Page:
Major: History and Ancient Studies
Current Occupation: Executive Director of William Brinton 1704 House & Historic Site
In December 2013, I was fortunate to receive an invitation to join the Brinton Association of America as the new Executive Director of William Brinton 1704 House & Historic Site, and I was more than excited to accept the position, especially given the fact that the man who built the house in 1704 was the brother-in-law of my seven times great-grandfather!
In a history course at UMBC, the requisite research paper was to be about an historical aspect of your family. Knowing only very little about my family, I decided to research my father’s line, and was able to trace my lineage back to Ann Brinton, the sister of William Brinton, Jr. and the wife of early colonist John Bennett. After discovering this connection, my research sent me to the 1704 House; I was eager to see it.
My wife and I were able to spend a good deal of time with Executive Director, who gave us the deluxe tour. When I told her about my paper, she not only requested to read it, but also asked to send it to the board of directors. Additionally, she suggested contacting the president of the board so that I might introduce myself as a possible replacement, since she was retiring soon. That introduction led to a meeting with the president, followed by an interview with the executive committee. At this interview I received the offer to serve as Executive Director. Having been there since December 2013, I can say that I truly love having a personal connection to a public history, and presenting it to our visitors.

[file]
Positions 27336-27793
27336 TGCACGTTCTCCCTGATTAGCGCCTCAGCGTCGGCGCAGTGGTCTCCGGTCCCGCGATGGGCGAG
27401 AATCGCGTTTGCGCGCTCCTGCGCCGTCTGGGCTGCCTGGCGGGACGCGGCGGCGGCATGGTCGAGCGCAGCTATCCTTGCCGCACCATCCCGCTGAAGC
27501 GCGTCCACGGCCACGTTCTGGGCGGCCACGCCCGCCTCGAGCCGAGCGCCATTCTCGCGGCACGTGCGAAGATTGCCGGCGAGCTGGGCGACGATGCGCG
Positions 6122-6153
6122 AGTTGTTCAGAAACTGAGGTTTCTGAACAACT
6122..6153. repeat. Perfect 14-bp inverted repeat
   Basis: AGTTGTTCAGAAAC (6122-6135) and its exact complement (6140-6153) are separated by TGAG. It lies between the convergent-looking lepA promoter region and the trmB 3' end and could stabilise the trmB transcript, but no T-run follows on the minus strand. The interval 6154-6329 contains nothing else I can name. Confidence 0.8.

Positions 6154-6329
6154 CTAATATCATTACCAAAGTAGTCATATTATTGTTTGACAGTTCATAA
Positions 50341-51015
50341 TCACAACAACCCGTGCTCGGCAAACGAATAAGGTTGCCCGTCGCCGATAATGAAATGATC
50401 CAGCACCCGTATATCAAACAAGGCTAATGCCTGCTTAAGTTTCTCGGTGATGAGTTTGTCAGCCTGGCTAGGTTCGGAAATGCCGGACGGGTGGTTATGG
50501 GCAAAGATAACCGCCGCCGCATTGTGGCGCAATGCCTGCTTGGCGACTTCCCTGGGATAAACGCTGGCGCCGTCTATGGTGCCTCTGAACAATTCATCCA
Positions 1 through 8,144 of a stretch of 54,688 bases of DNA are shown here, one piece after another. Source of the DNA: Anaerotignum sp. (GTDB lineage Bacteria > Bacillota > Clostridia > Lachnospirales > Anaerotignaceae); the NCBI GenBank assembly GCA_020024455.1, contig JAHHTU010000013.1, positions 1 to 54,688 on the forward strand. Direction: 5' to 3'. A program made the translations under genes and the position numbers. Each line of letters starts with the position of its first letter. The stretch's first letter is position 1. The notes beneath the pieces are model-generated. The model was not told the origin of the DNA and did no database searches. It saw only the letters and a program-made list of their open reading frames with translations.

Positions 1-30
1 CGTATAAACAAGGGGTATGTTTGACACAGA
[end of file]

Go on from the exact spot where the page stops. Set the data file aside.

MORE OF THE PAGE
I believe three factors that were cultivated in the Honors College contributed to my receiving the job. Anyone who has ever taken an Honors seminar knows that, by the end of the semester, the abilities to think quickly, to speak well, and to write well will have been highly developed! I remember having to draw upon these skills in Dr. Ellen Spitz’s Great Books classes, my favorite Honors College courses taught by my favorite Honors College professor. She informed us on the first day that we would have to utilize these skills if we expected to do well in the class. If I were to offer advice to incoming Honors College students, it would be to allow the seminars to help refine critical thinking, speaking and writing elements as much as possible, because they will transition into important life skills.